How The Big Sky Pilot Fulfills ABC’s “Lost” Promise With Ryan Phillippe’s Character

The first episode of ABC's Big Sky takes Ryan Phillippe's lead character Cody Hoyt in a direction that Lost once dreamed of for Jack Shephard.

Big Sky Ryan Phillippe Cody Hoyt
Photo: ABC

This article contains spoilers for Big Sky episode 1.

The David E. Kelley-produced crime drama Big Sky premiered its first episode Tuesday night on ABC. Due to the ongoing coronavirus pandemic, it’s thus far the first and only new pilot from ABC this fall season. And as you may have heard by now, it concludes with one hell of a bang.

The series is set in “big sky” country in Montana and finds two young teenage girls, Grace and Danielle being abducted by a creepy trucker. That puts Danielle’s boyfriends estranged parents, Jenny Hoyt (Katherine Winnick) and Cody Hoyt (Ryan Phillippe) on the case to find them along with their P.I. pal Cassie Dewell (Kylie Bunbury).

Of course, as episode one reveals, it looks as though Jenny and Cassie will be the only two pursuing the case of the missing young women as Cody Hoyt is now indisposed. He’s dead, you see. When Cody visits Highway Patrol cop Rick Legarski (John Caroll Lynch) and shares his suspicions that a cult of truckers and ne’er-do-wells are kidnapping women, Rick all but confirms his suspicions with a bullet to the head. 

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This is a very bold twist for any network drama to take. Ryan Phillippe is a big name find and seemed poised to recapture his mid-’90s teen throb thunder as the stoic male lead of this sure-to-be popular drama. And yet, Kelley and his team of writers decide to stay true to the show’s novel source material (The Highway by C.J. Box) and kill off their ostensible lead in shocking, sudden fashion. 

Introducing a big-name actor only to kill them off in the early goings is not unheard of in pop culture. Several classic horror movies have found success with the formula as Alfred Hitchcock’s Psycho killed Marion Crane (Janet Leigh) early on and Wes Craven’s Scream did the same with Casey Becker (Drew Barrymore). On television, however, the act of killing a protagonist off in pilots in a rarity – likely because pilots are very precarious things and no one wants to risk alienating an audience before they even have one. Shows like The Shield, Oz, and Watchmen have all killed major characters early on…but not the major character. One classic network drama from the past, however, came really close and the writers were discouraged from doing so from the very same network on which Big Sky now resides.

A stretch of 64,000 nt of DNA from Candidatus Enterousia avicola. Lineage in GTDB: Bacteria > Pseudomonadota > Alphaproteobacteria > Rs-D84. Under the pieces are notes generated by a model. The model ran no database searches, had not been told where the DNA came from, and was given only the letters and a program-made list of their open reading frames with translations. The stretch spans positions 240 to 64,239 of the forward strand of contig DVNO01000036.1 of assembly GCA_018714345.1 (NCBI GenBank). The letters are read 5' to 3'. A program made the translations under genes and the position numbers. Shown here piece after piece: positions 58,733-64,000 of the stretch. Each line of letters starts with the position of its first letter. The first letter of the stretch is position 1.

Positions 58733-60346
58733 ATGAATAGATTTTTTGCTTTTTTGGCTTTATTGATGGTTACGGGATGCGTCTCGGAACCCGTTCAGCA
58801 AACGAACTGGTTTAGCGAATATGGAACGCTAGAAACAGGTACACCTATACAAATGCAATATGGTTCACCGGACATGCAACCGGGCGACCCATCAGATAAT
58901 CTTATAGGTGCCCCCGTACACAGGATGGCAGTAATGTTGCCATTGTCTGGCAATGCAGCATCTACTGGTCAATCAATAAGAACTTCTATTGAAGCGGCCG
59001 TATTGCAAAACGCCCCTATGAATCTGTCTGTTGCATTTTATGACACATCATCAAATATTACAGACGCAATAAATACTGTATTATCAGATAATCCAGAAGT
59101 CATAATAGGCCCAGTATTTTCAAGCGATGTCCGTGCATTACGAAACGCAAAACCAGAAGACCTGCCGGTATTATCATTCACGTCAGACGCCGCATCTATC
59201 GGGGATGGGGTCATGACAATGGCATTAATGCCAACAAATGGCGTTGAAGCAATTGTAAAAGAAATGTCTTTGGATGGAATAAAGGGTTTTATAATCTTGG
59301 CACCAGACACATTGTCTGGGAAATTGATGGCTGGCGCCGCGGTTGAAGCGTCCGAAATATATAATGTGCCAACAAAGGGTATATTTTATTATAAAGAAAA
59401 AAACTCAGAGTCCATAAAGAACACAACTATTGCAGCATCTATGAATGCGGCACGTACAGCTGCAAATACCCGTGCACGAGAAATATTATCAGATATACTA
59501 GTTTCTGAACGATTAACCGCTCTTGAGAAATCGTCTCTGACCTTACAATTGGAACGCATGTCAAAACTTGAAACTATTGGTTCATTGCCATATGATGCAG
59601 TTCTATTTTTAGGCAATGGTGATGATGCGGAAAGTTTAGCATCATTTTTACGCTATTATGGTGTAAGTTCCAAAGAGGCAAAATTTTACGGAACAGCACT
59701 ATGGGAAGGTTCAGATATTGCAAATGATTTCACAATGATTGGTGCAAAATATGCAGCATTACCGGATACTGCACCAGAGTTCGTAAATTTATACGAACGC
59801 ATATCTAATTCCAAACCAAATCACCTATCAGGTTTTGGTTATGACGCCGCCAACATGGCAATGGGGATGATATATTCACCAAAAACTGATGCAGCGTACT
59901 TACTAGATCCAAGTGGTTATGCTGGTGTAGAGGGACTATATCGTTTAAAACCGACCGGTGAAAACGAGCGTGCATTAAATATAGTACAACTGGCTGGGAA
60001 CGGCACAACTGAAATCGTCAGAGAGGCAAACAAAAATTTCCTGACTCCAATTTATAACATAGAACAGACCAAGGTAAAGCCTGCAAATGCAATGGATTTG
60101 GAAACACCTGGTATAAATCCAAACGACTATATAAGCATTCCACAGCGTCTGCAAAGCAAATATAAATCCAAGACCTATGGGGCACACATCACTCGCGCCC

The pilot for ABC’s Lost premiered on Sept. 22, 2004 and it was an immediate, enormous success. The two-part episode was the most expensive pilot ever produced at the time. It centered on heroic spinal surgeon Jack Shephard (Matthew Fox) as he wakes up on an island after a plane crash and immediately jumps into action to make sure his fellow survivors are safe. Lost was a large, ambitious show with a sprawling cast. For those first two hours, however, Jack serves as the audience’s anchor. By the end of the pilot’s first hour, Jack and some fellow castaways discover the plane’s cockpit deep in the jungle and within it a still-living pilot (Greg Grunberg). As the pilot croaks out what happened with the doomed flight, an unseen monster rips him from his seat and eviscerates him offscreen. After the chaos has died down, Jack and friends find the pilot’s mangled body high up in a tree.

It’s a shocking moment to be sure, but if pilot writers and Lost producers J.J. Abrams and Damon Lindelof had their way, it could have been even more shocking. The duo’s original plan for the pilot was for none other than Jack to be the one to be abducted and annihilated by the monster. It would have been his bloody body that viewers saw on top of a tree and not Greg Grunberg’s. Under this plan, Jack would have been played by a bigger-named actor (Michael Keaton later confirmed that he was in talks to play the doomed doctor). After Jack’s death, the show would center on the character of Kate Austen (played by Evangeline Lily), a middle-aged woman who lost her husband in the crash (this character description came to be applied to long-lost lovers Rose and Bernard and Kate became a fugitive)

Abrams and Lindelof’s plans were foiled when ABC stepped in to gently point out that getting viewers invested in a lead character only to kill him off minutes later probably wasn’t the best way to build an audience. The duo concurred, kept Jack alive, and the character continued as the series’ de facto protagonist all the way through to the end. It’s hard to argue that keeping Jack around wasn’t for the better as it set up a conflict between his “man of science” perspective and John Locke’s “man of faith” that would serve as a microcosm for all the themes the series explored.

Who knows if ABC had a similar conversation about keeping Cody Hoyt alive with David E. Kelley for Big Sky? Kelley certainly gets the benefit of the doubt due to his impressive television C.V. (Ally McBeal, Boston Legal, Big Little Lies). Then there’s the fact that Cody’s death was pre-prescribed by existing source material. Either way, it’s clear now that ABC feels emboldened to go down a shocking path in its pilots that wasn’t necessarily available to the writers of Lost over a decade and a half ago. Television has certainly changed quite a bit since then. Big Sky got its shocking moment and captured the zeitgeist. Now it’s up to the show to do something with all that attention.

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